you’re right, the Treasury has to issue a lot of bonds to finance. The government for a couple of reasons. One is interest rates alone. So we’ve seen interest rates for fiscal year 2023. So October of last year, I believe they were around, let’s say 700 billion for the federal government. Right now, as it stands today, over the last 12 months, you’re at a trillion dollars, right? There’s spending on interest alone, this time, or it’s projected that for fiscal year 2024. So by the end of this year, October of this year, you’re looking at 1.7 trillion in interest that far exceeds the defense budget, numerous other programs. So for that reason, alone, you know, expenditures are going through the roof, it’s a big difference, you know, extra trillion dollars. So you do have to issue quite a number of bonds. On the flip side, we’ve had what’s called the runoff, literally to the month when we had 9% inflation in June of 2022, the Fed came in says, Okay, we’ve got this massive amount of bonds on our balance sheet. As we receive cash, as they mature, we receive cash, we’re not going to redeploy all the cash in the bonds. It’s called the runoff. So they were doing, like you mentioned, the program they were doing about, they would withhold around 65 billion and treasuries and 35 billion and mortgage backed securities, they just recently reduced that. So they’re, they’re lowering their rates of negative monetary growth by about, let’s say, 40%. From what they were doing. That’s absolutely true.

Andrew Brill 23:43
So I want to get into a little bit the dilemma that we’re facing now. And it’s, you know, raised rates, cut rates, and thankfully, the inflation number came down. I mean, a couple of months ago, started to tick up a little bit and everybody I know, with the last fed meetings, oh, you know, they could raise rates. And Chairman Powell Sana, threw some cold water on that talk right away and said, No, no, no. It’s under control. We’re getting it to where it’s just going to take some time. So what is the dilemma that they’re they’re looking at right now with leaving the rates or cutting the rates? They have

Chris Casey 24:18
a very hard choice here. I mean, first of all, you’re right, Chairman Powell said, you know, they’re going to be restrictive until they see this play out a little bit. And they really don’t have a reason to cut rates right now. I mean, inflation at 3.6% Yes, it’s higher. It’s higher than they want and so that leads them to think that we don’t want to cut rates. On the other hand, unemployment doesn’t really argue for cutting rates either because it’s at a normal level right now. Around for in so it’s not really a problem. There’s no real catalyst forcing them to cut rates other than the markets, you know, almost demanding it. Here’s their dilemma. On the one hand, they had they lose credibility. If inflation gets out of control. That’s another hand. Everyone else loses if you have higher interest rates, so the federal government loses, they can’t afford higher rates, right? The investors, financial markets can’t afford higher rates, the banks can’t afford higher rates, all these different entities and interest special interests really don’t want higher rates, which is why everyone’s clamoring for low rates. But to do that, I think the Fed gives up a lot of their credibility, because I do think inflation is going to go higher. So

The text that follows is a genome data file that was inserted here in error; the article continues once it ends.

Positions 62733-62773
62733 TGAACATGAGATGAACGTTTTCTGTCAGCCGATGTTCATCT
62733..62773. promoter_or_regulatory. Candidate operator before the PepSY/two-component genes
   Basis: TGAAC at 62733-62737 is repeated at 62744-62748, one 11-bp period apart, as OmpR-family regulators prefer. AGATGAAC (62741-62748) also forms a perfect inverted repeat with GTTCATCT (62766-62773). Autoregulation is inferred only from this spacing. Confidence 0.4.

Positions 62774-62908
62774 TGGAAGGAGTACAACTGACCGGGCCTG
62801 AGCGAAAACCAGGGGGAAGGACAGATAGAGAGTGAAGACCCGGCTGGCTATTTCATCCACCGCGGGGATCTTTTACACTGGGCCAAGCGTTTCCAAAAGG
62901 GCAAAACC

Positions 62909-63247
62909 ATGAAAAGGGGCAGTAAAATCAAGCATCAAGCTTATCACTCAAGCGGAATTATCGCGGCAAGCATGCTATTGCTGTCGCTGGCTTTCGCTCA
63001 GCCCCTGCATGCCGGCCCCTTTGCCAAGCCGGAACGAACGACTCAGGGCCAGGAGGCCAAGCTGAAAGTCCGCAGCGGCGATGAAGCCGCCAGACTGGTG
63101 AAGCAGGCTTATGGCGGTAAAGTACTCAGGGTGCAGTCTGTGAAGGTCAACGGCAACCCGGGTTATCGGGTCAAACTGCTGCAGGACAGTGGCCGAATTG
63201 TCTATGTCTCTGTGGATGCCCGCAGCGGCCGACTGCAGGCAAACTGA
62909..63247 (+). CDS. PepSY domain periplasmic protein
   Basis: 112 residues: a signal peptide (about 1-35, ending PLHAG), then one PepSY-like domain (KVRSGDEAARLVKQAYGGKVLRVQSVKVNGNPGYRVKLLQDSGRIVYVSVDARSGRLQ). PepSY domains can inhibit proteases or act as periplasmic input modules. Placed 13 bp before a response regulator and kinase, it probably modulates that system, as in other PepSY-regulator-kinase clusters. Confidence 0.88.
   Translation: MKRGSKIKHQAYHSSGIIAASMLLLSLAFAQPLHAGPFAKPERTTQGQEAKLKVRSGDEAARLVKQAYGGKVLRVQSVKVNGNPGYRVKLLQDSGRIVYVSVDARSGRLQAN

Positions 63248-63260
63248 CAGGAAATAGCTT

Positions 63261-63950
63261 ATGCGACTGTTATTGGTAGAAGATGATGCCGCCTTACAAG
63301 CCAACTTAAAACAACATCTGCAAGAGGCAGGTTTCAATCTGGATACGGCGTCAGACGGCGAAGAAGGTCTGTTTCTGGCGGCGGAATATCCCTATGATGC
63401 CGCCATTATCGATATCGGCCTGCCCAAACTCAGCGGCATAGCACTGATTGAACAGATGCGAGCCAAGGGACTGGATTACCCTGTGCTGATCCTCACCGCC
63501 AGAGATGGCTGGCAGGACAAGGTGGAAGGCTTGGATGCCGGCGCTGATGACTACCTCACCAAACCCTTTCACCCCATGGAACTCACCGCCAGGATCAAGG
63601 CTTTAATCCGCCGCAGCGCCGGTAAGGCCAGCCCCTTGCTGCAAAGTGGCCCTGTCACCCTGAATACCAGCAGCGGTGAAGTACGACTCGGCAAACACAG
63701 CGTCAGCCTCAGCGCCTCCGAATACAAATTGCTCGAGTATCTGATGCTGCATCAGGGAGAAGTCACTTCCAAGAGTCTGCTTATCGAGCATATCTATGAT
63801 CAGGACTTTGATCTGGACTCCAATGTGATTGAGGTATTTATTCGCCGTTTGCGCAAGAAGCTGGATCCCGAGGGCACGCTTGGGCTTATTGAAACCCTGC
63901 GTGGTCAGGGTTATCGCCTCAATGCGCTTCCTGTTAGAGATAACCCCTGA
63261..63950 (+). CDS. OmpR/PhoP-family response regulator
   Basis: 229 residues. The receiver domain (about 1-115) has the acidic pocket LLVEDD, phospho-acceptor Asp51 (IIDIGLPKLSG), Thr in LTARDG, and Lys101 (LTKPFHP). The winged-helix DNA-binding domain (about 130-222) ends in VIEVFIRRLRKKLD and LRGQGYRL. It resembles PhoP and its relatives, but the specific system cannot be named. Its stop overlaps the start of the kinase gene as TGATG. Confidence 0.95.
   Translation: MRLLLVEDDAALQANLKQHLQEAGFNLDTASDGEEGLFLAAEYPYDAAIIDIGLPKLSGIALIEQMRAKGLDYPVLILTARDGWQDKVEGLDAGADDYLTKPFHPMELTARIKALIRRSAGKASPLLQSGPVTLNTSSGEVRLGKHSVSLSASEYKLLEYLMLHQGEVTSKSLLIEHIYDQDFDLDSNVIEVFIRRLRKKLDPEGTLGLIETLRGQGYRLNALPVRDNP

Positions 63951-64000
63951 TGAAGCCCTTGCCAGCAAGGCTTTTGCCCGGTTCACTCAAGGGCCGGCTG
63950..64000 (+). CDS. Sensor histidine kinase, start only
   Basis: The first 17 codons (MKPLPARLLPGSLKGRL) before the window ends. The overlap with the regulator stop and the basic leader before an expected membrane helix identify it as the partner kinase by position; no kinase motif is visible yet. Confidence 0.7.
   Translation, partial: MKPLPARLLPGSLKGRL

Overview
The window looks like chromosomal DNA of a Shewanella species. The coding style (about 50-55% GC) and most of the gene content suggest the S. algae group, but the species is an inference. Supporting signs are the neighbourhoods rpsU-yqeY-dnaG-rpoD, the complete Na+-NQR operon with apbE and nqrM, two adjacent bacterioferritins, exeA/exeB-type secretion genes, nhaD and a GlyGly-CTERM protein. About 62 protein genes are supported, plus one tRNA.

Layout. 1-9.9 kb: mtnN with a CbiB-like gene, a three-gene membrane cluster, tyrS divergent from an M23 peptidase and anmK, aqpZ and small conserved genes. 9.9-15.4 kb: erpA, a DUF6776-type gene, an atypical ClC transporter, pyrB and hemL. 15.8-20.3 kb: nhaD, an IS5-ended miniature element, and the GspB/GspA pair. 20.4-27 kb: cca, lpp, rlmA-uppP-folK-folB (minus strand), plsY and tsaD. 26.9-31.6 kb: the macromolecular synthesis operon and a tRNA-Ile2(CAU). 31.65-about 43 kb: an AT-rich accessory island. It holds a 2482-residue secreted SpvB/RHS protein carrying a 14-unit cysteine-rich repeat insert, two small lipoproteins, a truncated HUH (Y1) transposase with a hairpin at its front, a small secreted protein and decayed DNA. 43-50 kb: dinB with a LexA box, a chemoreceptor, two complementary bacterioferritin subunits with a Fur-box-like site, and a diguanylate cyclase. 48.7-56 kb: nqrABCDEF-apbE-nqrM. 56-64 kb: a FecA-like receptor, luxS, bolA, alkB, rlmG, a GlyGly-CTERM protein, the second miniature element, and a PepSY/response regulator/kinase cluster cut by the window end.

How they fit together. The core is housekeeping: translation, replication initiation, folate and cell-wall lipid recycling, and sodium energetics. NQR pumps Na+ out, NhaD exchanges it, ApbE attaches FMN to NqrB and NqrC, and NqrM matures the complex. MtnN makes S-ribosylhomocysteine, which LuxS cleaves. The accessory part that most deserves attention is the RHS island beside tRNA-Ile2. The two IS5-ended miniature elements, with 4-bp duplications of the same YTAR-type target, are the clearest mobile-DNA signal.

Andrew Brill 25:35
what are the let’s say, you know, things can keep trending, albeit slowly, in the right direction. And the Fed, either the end of this year, beginning of next year says, Alright, you know, what, we’re going to, we’re going to cut 25 basis points, or, you know, whatever it is that they decide to cut, what trigger points are they going to look for? And what should we look for, in saying, okay, you know, that’s enough for now, or we need to go lower?

Chris Casey 26:02
Well, that’s hard to say, I guess, I would really rely on exactly what they’re telling us. Right? Like, I mean, he’s already said, they’re going to try to be restrictive. So I would interpret that as holding off, you know, meeting by meeting and see how that kind of verbiage changes. That’s probably the clearest or best indicator, what’s going to happen. So I want to ask you, or that one thing, or the economy, or the markets fall out of bed, if that happens, all bets are off, because they can instantly come in. Right, right? Because then we don’t know how to do one thing, print money, ultimately. And so if the markets fall to bed, geopolitical issue, if there’s economy takes a downturn, they go right back through same playbook. So

Andrew Brill 26:43